For nearly four years, Arizona realtor Courtney Van Cott has been consumed by a legal battle involving a noncompete agreement.
"You just have this cloud over you every single day," she told ABC News in an exclusive interview.
In 2019, Van Cott's former employer sued her for nearly $200,000, alleging multiple breaches of her contract, including a competitive clause. The contract required her to pay the old firm a 75 percent cut of homes she sold at her new job for three years.
"I definitely read it and I saw that it was not something I was comfortable with," Van Cott said.
In a statement to ABC News, Van Cott's former employer denied it forced her to sign the contract, saying it is "not a noncompete" but rather a "shared referral agreement" applying to both the company and Van Cott. The statement added Van Cott was an "independent contractor" who engaged in "unethical behavior," a claim she denied.
Noncompete agreements are clauses in employment contracts that bar an employee from working at a rival company, usually within a certain geographic area or for a certain amount of time.
In a sweeping step earlier this year, the Federal Trade Commission (FTC) proposed a rule that would void noncompete clauses and ban their use in future contracts. The agency said the move would affect 30 million Americans, roughly one out of every five workers.
"This would say not only are all of those clauses unenforceable, but employers have to tell their workers, you no longer have a noncompete, you're free to leave," FTC Director of Policy Planning Elizabeth Wilkins told ABC News. "Effectively, that would mean that all of a sudden those 30 million workers could leave their jobs and find a better one for them tomorrow."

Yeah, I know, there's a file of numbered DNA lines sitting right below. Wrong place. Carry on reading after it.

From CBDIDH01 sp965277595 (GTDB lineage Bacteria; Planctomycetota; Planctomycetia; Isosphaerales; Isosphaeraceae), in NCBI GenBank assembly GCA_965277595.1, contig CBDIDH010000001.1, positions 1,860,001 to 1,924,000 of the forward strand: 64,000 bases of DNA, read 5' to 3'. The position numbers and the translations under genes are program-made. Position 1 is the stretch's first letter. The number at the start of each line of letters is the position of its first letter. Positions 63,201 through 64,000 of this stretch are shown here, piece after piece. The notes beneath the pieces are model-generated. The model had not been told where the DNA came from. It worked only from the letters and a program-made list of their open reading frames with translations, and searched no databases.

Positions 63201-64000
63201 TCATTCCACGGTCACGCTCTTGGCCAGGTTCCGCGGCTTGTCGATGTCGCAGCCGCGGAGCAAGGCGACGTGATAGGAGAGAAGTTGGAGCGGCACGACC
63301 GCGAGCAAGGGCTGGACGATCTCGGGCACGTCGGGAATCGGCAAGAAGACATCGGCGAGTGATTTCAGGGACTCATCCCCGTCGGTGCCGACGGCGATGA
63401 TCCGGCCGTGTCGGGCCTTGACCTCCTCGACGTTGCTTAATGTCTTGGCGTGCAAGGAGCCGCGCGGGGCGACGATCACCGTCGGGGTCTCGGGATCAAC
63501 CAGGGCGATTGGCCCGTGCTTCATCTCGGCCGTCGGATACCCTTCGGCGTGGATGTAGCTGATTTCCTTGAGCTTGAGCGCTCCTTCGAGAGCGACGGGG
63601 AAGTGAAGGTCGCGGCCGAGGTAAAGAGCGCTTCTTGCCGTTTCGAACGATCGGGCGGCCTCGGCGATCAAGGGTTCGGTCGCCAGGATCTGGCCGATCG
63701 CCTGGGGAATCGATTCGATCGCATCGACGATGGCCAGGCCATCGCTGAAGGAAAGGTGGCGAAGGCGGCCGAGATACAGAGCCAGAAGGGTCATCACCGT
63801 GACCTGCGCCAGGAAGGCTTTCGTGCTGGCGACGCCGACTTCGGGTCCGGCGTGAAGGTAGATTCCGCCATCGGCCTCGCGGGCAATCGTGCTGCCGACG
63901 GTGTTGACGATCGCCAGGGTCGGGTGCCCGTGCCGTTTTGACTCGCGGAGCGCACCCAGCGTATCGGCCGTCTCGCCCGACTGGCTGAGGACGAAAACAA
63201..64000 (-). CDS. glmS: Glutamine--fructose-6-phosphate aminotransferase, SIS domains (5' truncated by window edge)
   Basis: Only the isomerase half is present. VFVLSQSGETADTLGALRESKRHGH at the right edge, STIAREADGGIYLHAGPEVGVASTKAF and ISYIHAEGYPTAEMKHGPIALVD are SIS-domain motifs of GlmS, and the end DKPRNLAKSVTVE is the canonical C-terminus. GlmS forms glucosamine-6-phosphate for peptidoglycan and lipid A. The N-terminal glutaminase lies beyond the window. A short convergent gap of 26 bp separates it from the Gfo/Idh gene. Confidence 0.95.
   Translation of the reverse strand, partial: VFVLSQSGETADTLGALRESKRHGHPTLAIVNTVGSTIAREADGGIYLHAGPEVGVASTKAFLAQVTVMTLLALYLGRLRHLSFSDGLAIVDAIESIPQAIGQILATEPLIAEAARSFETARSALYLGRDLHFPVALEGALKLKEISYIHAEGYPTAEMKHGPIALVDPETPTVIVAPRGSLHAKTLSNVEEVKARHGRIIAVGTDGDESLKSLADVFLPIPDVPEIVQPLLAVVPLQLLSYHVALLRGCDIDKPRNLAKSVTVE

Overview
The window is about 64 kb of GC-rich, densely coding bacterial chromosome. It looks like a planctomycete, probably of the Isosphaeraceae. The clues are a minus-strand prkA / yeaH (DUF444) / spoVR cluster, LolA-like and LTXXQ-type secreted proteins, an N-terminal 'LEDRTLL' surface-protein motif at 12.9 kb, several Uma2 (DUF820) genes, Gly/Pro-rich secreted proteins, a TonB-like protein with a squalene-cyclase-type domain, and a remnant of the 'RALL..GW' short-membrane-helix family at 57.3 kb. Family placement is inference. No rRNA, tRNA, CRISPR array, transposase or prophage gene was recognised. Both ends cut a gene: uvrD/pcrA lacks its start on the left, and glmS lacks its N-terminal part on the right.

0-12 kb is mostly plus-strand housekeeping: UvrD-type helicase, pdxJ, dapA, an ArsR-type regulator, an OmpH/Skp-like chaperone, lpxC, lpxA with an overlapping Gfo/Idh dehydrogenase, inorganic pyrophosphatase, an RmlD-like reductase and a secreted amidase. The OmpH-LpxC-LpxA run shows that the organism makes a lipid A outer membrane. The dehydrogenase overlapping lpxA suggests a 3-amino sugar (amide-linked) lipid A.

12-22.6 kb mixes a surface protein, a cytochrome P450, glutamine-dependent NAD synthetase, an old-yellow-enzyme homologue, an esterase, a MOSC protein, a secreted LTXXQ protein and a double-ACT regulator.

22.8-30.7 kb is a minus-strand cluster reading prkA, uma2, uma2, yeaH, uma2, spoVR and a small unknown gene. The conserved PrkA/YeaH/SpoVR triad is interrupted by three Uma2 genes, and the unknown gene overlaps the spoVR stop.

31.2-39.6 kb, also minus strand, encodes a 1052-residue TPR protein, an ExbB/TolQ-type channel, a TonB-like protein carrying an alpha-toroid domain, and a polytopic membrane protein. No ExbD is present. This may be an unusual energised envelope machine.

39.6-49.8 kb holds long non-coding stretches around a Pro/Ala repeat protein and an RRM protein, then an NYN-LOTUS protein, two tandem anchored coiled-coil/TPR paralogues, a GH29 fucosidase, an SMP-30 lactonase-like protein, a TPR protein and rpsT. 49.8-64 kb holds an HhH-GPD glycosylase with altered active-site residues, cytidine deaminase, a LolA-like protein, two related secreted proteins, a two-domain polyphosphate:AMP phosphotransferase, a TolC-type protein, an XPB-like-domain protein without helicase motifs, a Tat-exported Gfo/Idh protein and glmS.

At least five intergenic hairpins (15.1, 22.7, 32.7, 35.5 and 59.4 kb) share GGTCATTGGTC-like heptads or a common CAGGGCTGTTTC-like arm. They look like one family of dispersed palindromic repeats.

Wilkins said the rule would boost wages and promote competition by allowing workers to move more freely between jobs, pointing to the widespread use of the agreements in low-wage service industries.
"People think this is about folks in the boardroom, but it's not," she said. "It's also about hairstylists. It's about security guards. It's about journalists. People all across the income spectrum, all kinds of job descriptions have noncompetes."
At Man & Machine, a small business that manufactures keyboards in Maryland, some employees have signed noncompete agreements.
But CEO Clifton Broumand said he supports the FTC's proposed rule, saying it would allow him to recruit from a bigger pool of workers without fearing legal action from their employers.
"I think businesses will become more efficient when they're not afraid of being sued, when they can innovate and focus on their businesses rather than focus on the possibility of legal action against them," Broumand said in an interview with ABC News.
Critics accuse the FTC of overstepping its authority to enact such a sweeping change to the American workforce.
Neil Bradley, the executive vice president and chief policy officer at the U.S. Chamber of Commerce, which represents businesses across the nation, called the proposed rule "regulatory overreach."
"If this rule comes to fruition, the U.S. Chamber will sue," Bradley told ABC News. "If the FTC can wake up one day, [if] three unelected individuals can wake up one day, and decide that we think this business practice, that we think this employment practice is uncompetitive, therefore we are going to ban it, then there actually is no limit to what the FTC can do."
He added noncompete agreements are an essential tool to protect trade secrets and retain workers in a highly competitive age of information.
"Employees today are often exposed to things that, while may not be technically trade secrets, really are kind of the 'secret sauce' for how a company's going to operate," Bradley said.
The public comment period for the FTC's proposed rule is set to end on April 19 and the final rule could be issued by the agency in the coming months.